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An Unlikely Pursuit: How a Girl with a Speech Impediment Became a Translator

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I am six years old. Sitting there at my kitchen table surrounded by books and flashcards, listening to my mother repeat different sounds over and over. I just couldn’t seem to get them right. Once again she would raise the flashcard for me to read. I would try again to no avail. This was the picture of my early childhood and how I would remember it because of my speech impediment.

Some days I would make a small progression. And others seemed to take me in reverse. It never bothered me, the way I spoke. As a kid, one never concerns their self with such things. And I was never alone. Meeting children my age with the same likeness gave me motivation. We spoke our own language. A language only those like us could interpret.  

The older I got, and the vaster my vision, the more aware I became. Though conflicted by the unease that words brought me each day, I couldn’t suppress my ambitions. With or without the perfect verbal communication, I would still move on. But that didn’t mean I would quit trying.

With consistent diligence, I worked harder than ever to improve my speech. In the process, I discovered a love for what I never thought I would: language. Communication had always been a confrontation for me. Perhaps that is why I found it so intriguing; I am always up for a task.

By the time I was fourteen, I no longer had a speech impediment. My hard work had paid off. What I once viewed as a great difficulty, had now become a driving force towards a vision I had gained. Words are no longer an obstacle for me to overcome. Instead, each day I look forward to discovering new words—and not just words in my own native language. My desire is to be understood by everyone and everyone I meet to be friend with whom I can communicate.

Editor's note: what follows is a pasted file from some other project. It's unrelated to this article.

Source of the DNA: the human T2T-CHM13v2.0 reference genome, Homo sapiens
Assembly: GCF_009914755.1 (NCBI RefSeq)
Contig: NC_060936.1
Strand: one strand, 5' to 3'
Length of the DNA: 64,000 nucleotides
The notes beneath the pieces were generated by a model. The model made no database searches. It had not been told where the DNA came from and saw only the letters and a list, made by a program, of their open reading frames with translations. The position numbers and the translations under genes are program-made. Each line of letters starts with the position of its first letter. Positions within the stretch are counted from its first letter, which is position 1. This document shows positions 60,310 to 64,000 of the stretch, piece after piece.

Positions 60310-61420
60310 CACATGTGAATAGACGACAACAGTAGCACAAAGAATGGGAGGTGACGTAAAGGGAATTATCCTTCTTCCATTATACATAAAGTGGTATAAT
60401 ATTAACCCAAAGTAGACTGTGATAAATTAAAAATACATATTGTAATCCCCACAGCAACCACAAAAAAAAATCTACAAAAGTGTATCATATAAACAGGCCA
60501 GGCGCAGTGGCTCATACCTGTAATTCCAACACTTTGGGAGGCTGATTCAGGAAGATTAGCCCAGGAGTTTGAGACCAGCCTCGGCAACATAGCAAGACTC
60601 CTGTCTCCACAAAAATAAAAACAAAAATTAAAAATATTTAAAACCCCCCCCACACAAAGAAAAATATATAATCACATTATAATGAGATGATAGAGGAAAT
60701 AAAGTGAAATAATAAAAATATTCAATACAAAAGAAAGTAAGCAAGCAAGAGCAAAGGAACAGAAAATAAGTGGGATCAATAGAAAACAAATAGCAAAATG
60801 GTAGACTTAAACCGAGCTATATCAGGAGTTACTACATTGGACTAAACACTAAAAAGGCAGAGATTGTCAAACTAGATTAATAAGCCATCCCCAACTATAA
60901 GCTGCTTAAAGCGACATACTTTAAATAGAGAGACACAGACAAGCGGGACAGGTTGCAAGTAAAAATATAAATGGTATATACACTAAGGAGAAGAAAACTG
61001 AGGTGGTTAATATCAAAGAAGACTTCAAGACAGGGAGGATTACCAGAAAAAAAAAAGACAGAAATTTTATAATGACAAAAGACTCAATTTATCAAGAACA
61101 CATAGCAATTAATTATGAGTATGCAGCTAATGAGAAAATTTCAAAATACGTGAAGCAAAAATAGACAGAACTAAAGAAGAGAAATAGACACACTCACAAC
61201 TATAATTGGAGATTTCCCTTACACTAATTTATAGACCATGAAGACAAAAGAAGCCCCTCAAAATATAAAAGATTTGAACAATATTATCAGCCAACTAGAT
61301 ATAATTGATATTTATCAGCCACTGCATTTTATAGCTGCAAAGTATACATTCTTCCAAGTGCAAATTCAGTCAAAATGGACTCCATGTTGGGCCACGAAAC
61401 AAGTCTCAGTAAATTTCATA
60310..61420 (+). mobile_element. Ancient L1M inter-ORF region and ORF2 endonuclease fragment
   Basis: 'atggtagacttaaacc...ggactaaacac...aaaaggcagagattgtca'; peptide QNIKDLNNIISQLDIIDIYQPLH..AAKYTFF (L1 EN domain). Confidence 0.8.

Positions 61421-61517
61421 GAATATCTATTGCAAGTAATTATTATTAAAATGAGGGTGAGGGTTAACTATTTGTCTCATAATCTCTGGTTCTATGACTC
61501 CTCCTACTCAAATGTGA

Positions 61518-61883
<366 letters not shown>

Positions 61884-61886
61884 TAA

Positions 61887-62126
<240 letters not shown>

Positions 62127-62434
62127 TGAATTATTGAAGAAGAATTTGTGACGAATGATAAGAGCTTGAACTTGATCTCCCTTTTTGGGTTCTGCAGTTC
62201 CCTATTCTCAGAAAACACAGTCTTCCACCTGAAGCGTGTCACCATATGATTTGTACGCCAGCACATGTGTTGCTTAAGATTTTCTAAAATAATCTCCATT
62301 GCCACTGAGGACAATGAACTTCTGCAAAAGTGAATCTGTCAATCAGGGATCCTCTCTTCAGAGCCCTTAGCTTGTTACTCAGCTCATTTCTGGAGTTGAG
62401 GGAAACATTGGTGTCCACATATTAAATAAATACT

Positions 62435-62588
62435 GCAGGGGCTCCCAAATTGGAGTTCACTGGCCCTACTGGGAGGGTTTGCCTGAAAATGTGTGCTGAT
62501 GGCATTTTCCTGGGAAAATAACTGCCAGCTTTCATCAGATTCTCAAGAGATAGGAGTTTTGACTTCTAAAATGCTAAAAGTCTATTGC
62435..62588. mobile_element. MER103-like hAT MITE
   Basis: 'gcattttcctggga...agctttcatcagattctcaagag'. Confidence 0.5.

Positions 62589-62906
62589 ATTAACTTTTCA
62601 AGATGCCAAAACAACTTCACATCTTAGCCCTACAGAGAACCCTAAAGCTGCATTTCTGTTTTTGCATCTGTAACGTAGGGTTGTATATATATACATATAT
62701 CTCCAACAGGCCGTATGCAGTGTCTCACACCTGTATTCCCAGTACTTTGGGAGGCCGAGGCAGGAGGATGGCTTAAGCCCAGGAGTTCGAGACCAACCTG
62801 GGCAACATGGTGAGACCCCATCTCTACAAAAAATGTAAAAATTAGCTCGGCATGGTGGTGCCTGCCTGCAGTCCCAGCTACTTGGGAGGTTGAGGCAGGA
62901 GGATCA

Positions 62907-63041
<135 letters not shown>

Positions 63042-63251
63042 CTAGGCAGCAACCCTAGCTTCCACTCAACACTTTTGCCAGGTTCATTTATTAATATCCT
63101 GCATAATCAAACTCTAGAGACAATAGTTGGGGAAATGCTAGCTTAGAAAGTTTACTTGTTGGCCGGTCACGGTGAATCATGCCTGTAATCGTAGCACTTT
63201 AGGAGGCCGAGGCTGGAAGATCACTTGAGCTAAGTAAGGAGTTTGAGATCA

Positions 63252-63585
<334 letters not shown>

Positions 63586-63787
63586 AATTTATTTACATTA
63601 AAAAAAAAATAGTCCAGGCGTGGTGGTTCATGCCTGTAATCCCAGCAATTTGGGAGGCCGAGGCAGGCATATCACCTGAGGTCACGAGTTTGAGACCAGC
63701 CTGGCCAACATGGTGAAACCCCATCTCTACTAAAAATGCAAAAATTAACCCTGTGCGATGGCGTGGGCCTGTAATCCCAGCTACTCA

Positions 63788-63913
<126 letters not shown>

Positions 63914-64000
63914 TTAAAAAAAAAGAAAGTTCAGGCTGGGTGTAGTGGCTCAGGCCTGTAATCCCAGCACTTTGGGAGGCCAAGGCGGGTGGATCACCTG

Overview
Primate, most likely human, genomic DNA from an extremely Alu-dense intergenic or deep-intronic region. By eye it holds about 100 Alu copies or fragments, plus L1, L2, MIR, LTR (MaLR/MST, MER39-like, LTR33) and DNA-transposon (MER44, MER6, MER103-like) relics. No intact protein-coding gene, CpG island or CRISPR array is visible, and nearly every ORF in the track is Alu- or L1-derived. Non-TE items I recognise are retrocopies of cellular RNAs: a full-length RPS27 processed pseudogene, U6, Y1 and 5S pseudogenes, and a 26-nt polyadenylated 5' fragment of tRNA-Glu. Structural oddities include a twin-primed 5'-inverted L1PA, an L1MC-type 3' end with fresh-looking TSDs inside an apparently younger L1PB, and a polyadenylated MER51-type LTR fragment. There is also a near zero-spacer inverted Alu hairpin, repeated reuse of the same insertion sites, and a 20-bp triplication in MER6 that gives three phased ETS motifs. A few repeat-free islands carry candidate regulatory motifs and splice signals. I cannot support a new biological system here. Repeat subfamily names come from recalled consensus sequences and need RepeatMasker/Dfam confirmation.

I am now pursuing a degree to become a translator, and I will start my first year of college in the fall. I have found that what we might think to be one of our greatest challenges, almost always leads to something better. And if it doesn't, it will certainly build us as individuals.

People often ask how I came to want to study the specific language I am, and while my story explains why I want to be a translator, it doesn’t tell how I decided on that language. But that is the thing. There is no amazing story to my decision. And while sometimes we discover passions through our situations, even more poetically our passions seem to appear instantaneous, without any impressive story behind them. Just a simple fondness that leads to a pursuit of a bigger dream.

It is unlikely that a girl with a speech impediment would become a translator. But not impossible. Everyday the improbable happens. And for that I am thankful.

Hannah Haney is an eighteen-year-old from Nashville, TN. Through hard work and speech therapy with her mother, she overcame a speech impediment, graduated high school early at the age of seventeen, and is now a college student pursuing a degree to become a translator.